• Replacing the 5-iron with a hybrid would significantly improve gaps.
  • Carry distances are more consistent with the F7 ONE.

Tester 8: Mid Swing Speed – USGA Index: 10.5


  • Tester 8’s gaps between the 7 and 9-iron are solid for both sets, but the data suggests this tester would benefit from replacing the 5-iron with a hybrid.
  • Gapping is similar for both sets.
  • 5 and 9-iron consistency favors the Forged ONE, while 7-iron consistency favors the gamers.

Tester 9: High Swing Speed – USGA Index: 12


  • Tester 9’s gaps are more consistent, though a bit narrow, with the gamer set.
  • The difference is attributable to a modest distance loss with the 5-iron coupled with a modest distance gain with the 7-iron.
  • The Forged ONE produced more consistent carry distances.

The Big Picture

Our interpretation of the data is that the variable length irons (the gamers) produced moderately better gapping for most testers, however; in very few instances did either set produce what we would classify as ideal gapping. Keep in mind that manufacturers often design clubs (and that includes loft specifications) to the middle – and that means they can’t possibly account for all of our swing speeds or the unique ways each of us delivers the club to the ball.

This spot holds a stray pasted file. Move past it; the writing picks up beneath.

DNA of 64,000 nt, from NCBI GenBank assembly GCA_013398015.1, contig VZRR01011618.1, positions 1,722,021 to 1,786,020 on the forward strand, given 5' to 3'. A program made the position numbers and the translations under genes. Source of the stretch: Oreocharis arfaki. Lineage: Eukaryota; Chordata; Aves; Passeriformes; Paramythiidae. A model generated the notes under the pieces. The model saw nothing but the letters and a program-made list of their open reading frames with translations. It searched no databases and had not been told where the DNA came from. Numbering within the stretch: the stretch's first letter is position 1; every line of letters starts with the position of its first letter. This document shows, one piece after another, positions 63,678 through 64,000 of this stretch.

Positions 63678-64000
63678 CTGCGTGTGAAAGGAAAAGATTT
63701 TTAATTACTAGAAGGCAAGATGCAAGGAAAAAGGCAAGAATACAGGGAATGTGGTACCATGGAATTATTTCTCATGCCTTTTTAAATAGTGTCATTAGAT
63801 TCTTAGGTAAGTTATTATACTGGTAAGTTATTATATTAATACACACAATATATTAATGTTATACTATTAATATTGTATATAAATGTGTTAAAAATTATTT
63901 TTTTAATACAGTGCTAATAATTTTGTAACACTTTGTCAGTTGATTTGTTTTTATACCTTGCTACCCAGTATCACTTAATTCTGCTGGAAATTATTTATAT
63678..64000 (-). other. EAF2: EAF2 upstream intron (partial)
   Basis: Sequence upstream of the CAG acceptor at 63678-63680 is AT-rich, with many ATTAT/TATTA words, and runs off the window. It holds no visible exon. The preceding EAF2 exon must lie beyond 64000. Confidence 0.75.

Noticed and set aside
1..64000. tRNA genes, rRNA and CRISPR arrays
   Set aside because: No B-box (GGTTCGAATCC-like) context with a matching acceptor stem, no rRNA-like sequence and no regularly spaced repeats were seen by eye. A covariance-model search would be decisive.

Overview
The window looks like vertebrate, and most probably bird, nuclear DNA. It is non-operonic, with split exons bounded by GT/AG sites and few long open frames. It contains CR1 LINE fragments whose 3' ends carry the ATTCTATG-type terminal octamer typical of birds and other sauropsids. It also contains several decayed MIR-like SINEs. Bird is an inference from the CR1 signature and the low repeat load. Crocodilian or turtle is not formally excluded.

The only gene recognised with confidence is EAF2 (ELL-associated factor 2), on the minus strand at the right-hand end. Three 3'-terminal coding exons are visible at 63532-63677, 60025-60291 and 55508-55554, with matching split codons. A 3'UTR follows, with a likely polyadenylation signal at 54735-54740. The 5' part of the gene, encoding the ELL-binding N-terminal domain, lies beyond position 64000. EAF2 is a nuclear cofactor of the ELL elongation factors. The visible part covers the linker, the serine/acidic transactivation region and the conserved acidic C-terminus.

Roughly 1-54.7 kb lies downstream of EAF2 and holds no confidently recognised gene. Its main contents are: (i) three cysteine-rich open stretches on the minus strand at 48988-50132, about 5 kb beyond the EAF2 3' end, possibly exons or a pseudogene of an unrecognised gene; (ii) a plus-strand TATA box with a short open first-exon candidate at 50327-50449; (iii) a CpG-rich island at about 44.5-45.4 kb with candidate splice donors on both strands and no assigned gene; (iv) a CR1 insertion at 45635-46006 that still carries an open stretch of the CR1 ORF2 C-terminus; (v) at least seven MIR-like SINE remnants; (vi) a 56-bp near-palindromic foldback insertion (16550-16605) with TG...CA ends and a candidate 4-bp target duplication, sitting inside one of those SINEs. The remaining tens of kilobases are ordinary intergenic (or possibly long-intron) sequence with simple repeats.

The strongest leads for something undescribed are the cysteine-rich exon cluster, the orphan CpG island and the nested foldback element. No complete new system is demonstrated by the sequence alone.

It’s also next to impossible to account for the inconsistency of impact you get from average golfers. We suspect that in an overwhelming majority of cases, the only way to ensure proper gaps (or at least as close to proper as most of us can get), is to work with a qualified fitter who can adjust each iron loft independently as needed to dial in the requisite average distance.

More to Come… maybe

As I mentioned in yesterday’s post, we may publish additional single length case studies in the future. We’re also planning on taking a closer look at Cobra’s ONE Length wedges.